<h6>{ label }</h6>
      <span>{ Math.round(score / total * 100) }%</span>
    </div>
  )
}

// Wrap component using the `pure` HOC from recompose
export default pure(PercentageStat);

Introducing React.memo() in React 16.6

Although the React framework has gone through several iterations of changes over the years, a couple more improvements and additions are still being made to the framework on a regular basis. You can see the change logs for the framework in the official React repository.


Formerly React.pure()

A few days ago, Dan Abramov from the core React team tweeted about some additional features that were undergoing review for the next minor release of React (v16.6.0).

Here is the tweet:

Just published an RFC for React.pure() which lets you optimize function components - similar to PureComponent in classes. Feedback welcome! https://github.com/reactjs/rfcs/pull/63

 — @dan_abramov

One of the new features was the React.pure() API, which provides a means of optimizing functional components in a much similar fashion as how class components can be optimized using React.PureComponent.

The React.pure() API is available from React 16.6.0-alpha.400d197. However, it has been changed to React.memo() in React 16.6.


Now React.memo() in React 16.6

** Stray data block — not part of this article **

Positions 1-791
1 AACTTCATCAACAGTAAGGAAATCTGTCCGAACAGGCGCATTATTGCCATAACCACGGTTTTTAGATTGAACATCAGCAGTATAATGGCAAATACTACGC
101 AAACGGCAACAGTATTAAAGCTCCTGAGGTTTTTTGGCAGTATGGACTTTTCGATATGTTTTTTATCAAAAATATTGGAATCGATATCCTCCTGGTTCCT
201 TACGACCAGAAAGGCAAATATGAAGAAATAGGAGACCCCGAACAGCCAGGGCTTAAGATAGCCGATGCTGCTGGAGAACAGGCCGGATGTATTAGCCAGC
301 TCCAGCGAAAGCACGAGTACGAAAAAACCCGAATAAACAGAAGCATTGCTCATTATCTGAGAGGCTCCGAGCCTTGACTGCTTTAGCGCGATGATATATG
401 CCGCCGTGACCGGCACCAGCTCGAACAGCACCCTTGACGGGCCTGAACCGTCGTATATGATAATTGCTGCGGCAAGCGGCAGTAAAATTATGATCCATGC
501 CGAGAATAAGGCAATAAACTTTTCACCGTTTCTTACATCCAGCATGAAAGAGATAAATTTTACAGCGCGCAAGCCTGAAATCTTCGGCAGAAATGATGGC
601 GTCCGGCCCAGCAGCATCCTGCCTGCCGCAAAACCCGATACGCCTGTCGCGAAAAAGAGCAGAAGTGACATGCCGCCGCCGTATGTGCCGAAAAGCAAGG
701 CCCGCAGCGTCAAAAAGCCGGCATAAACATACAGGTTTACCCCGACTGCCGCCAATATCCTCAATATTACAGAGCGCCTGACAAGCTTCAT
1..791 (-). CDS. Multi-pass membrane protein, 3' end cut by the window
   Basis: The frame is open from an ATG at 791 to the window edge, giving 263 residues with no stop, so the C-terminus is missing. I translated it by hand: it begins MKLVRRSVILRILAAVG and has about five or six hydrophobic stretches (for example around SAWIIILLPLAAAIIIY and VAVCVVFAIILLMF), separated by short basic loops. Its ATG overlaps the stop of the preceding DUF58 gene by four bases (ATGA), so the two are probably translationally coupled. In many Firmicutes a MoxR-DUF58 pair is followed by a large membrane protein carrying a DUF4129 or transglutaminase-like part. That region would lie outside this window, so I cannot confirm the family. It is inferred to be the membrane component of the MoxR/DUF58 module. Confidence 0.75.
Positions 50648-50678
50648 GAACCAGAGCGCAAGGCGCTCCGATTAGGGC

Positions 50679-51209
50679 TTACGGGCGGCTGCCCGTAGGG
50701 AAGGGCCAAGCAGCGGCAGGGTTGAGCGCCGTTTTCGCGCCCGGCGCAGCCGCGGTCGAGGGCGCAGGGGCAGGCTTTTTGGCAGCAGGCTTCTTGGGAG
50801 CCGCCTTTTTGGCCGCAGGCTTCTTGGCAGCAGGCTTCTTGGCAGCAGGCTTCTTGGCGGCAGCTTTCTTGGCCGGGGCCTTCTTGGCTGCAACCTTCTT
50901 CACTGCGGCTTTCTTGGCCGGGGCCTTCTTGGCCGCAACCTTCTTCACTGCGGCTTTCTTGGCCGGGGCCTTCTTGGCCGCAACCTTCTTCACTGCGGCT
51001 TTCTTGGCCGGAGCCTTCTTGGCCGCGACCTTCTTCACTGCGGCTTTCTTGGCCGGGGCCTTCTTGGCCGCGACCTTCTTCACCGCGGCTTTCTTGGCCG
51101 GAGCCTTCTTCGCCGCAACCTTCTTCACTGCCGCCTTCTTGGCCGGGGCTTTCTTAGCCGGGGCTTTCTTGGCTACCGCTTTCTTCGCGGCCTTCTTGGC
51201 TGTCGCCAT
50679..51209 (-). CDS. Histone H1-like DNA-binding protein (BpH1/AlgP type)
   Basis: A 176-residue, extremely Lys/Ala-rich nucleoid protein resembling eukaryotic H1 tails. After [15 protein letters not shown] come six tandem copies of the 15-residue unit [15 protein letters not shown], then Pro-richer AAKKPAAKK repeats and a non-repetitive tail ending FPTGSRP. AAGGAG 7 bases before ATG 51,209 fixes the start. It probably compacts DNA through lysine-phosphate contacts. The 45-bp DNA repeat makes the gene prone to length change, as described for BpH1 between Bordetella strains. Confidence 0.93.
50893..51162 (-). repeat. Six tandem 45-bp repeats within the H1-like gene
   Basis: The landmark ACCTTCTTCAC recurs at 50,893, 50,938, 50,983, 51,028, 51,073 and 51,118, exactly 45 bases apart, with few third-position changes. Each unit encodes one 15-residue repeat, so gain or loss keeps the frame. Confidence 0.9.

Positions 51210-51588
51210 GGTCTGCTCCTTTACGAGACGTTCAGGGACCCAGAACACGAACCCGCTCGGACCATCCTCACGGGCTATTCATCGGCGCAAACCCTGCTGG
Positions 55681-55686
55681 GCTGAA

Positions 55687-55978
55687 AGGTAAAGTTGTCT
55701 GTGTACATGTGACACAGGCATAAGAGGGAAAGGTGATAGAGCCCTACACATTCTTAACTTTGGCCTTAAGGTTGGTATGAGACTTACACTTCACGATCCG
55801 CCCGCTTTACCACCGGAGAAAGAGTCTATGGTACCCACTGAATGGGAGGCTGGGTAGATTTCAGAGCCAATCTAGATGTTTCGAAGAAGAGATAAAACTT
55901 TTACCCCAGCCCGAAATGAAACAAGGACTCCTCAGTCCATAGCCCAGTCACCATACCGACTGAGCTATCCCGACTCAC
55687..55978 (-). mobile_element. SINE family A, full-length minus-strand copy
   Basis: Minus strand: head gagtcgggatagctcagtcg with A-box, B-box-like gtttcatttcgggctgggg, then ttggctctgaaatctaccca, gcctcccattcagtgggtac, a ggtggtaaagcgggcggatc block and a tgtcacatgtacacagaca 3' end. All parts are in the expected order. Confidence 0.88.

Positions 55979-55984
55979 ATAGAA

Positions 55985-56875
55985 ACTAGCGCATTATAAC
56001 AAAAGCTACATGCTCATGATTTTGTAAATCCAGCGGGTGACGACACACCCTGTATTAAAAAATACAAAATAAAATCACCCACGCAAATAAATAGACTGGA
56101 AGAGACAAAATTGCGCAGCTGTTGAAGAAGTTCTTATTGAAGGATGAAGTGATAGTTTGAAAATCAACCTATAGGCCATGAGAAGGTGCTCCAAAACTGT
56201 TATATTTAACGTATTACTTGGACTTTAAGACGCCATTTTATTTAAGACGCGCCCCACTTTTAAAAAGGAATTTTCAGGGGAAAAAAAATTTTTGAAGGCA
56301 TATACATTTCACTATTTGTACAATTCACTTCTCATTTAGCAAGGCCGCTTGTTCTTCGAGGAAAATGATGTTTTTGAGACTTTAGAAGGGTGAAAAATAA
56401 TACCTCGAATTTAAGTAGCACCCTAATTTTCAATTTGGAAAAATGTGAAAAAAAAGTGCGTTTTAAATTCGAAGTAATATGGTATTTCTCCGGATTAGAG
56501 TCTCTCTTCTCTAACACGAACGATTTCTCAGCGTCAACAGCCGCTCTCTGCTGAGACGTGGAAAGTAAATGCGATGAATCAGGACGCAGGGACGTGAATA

Several thoughts went into giving an appropriate name to this new React optimization feature. Naming it pure() will make it to be confused with the concept of pure functions in functional programming, whereas it basically memoizes functional components.

Hence in the final release of React 16.6, the React.pure() API has been renamed as React.memo().

You can checkout the changes and comments about the React.pure() API on the React RFCs repository.


Implementation Details

There are a few things worth knowing about the implementation of the React.memo() API:

  1. React.memo() is a higher-order component. It takes a React component as its first argument and returns a special kind of React component.
  2. React.memo() returns a special React component type — that allows the renderer to render the component while memoizing the output. Hence, bailing out of updates if the component’s props are shallowly equal.
  3. React.memo() works with all React components. The first argument passed to React.memo() can be any type of React component. However, for class components, you should use React.PureComponent instead of using React.memo().